Catholic-Atheist Dialogue—or Just a Soft Sell?

May 11, 2013

Catholic-atheist dialogue. The hard sell.

I read The Morning Heresy. If I didn’t do that and watch the Colbert Report, I would never find out what’s happening.  So the other day, an item caught my eye: Leah Libresco announcing a new forum for Catholic-atheist dialogue

I am interested in dialogue.  I like to discuss ideas and beliefs, especially with people with whom I have some areas of disagreement (otherwise, it can get boring).  I also like to think I am open to changing my views —that is how I dropped Catholicism and became an atheist in the first place—so I decided to look at Libresco’s post. 


Libresco’s post indicates this new forum is called “Strange Notions” and is overseen by Brandon Vogt.  Within a few sentences, however, I was put off by Vogt’s description of his site.  According to Vogt (as quoted by Libresco) the “implicit goal [of the site] is to bring non-Catholics to faith, especially followers of the so-called New Atheism.”  Ugh. 

Strange Notions has a strange notion of dialogue.  Genuine dialogue requires the parties to it to be open to the possibility they are wrong, even wrong about foundational beliefs.  Furthermore, the overarching objective of a genuine dialogue should always be the discernment of the truth.  If you go into a dialogue with the objective of converting someone, you are not going to be talking to them.  You will be preaching to them.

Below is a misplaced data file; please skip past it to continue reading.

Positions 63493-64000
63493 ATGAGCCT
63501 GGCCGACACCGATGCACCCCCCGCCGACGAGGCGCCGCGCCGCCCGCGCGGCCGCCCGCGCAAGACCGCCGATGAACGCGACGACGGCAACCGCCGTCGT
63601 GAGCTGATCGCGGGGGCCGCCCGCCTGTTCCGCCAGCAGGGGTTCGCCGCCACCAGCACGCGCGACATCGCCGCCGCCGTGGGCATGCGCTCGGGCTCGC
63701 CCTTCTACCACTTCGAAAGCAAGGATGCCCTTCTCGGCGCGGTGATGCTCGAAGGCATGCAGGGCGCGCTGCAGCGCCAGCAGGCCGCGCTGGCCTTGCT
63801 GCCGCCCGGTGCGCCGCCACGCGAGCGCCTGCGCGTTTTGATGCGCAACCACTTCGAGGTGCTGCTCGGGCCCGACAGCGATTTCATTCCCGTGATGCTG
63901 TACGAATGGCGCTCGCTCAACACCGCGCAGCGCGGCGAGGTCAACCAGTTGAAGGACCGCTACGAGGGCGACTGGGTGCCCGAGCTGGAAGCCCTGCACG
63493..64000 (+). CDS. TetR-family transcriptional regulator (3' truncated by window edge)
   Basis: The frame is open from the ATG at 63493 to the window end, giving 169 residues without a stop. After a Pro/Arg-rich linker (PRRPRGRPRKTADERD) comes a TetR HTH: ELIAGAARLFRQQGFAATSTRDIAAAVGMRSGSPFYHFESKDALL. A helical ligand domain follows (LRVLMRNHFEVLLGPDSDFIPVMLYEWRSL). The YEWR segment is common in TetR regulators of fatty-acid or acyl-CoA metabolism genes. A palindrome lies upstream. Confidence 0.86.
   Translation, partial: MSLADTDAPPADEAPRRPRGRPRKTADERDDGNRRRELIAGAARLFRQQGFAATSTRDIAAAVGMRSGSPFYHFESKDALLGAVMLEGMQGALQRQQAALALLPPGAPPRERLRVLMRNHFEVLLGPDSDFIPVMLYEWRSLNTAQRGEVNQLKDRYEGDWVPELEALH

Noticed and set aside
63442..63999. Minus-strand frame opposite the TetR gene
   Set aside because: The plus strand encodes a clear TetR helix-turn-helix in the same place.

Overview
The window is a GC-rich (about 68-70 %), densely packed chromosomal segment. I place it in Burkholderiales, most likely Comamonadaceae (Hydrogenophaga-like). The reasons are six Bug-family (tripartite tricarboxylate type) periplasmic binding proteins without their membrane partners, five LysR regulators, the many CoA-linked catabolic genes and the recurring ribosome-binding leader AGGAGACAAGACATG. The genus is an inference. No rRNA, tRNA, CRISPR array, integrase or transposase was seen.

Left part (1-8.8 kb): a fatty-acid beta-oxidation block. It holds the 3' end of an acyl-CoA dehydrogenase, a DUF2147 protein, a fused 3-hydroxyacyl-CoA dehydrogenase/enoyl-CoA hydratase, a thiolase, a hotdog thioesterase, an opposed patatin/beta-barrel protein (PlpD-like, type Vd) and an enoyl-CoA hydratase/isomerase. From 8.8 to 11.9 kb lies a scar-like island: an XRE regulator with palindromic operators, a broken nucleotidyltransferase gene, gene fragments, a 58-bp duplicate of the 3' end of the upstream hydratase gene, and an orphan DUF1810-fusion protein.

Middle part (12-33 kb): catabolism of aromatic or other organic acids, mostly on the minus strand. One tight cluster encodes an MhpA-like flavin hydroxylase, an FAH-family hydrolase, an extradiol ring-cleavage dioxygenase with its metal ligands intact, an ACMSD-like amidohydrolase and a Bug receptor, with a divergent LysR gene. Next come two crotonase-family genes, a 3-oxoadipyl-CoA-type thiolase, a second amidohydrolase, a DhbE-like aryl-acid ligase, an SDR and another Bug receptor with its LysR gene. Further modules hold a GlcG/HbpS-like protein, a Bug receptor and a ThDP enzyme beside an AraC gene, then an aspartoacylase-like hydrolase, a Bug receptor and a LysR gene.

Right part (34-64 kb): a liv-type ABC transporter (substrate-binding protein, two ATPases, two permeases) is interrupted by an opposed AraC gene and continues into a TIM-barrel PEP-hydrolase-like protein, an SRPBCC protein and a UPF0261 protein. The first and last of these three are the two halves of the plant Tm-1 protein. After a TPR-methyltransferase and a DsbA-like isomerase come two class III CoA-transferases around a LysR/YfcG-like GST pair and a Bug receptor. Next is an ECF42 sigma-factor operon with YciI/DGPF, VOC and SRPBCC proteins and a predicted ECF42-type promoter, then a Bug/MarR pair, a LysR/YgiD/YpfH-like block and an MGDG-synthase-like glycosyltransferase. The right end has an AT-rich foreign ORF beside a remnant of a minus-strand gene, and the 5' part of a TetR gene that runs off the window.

Vogt’s statement of purpose also exemplifies a common misperception among the religious about atheists: namely, that we are followers of some sort of creed.  No, we have no creed, no dogma, no sacred texts, and no popes.  Dawkins, Dennett, Jacoby and others—they are entitled only to that respect which the soundness of their arguments provides.  To the extent they err (and being human, they will) there is no felt obligation to “follow” them. 


In short, Vogt may not be pursuing a genuine dialogue.  Instead, he appears to be on a mission to convert people who he mistakenly believes are followers of another faith. 


As indicated, I welcome dialogue.  I hope Strange Notions will provide a forum for dialogue, but it does not appear to be off to a good start. 

Comments:

#1 Thomas Lawson (Guest) on Saturday May 11, 2013 at 9:35am

Absolutely right, Ron. It’s nothing more than a hangout for doxastically closed, agoraphobic Jehovah’s Witnesses.

#2 Ophelia Benson on Saturday May 11, 2013 at 10:38am

So what we have here is a problem of nomenclature. They should be calling it not a dialogue but a Mission to the Atheists.

#3 Thomas B (Guest) on Monday May 13, 2013 at 7:21am

Reading Leah Libresco’s piece, I’m wondering what in the world ever made her believe she was an atheist in the first place. 

#4 Mark W (Guest) on Monday May 13, 2013 at 12:11pm

RE: #3 Thomas B

Thomas, to parrot what Ron just stated: “we have no creed, no dogma, no sacred texts, and no popes.” Being an atheist, in essence, means lacking a god-belief, and in no way implies a rational reason for that lack of belief.

Leah Libresco, to me, considered herself an atheist because that was how her parents raised her; everyone is born an atheist until someone convinces (or indoctrinates) them otherwise.

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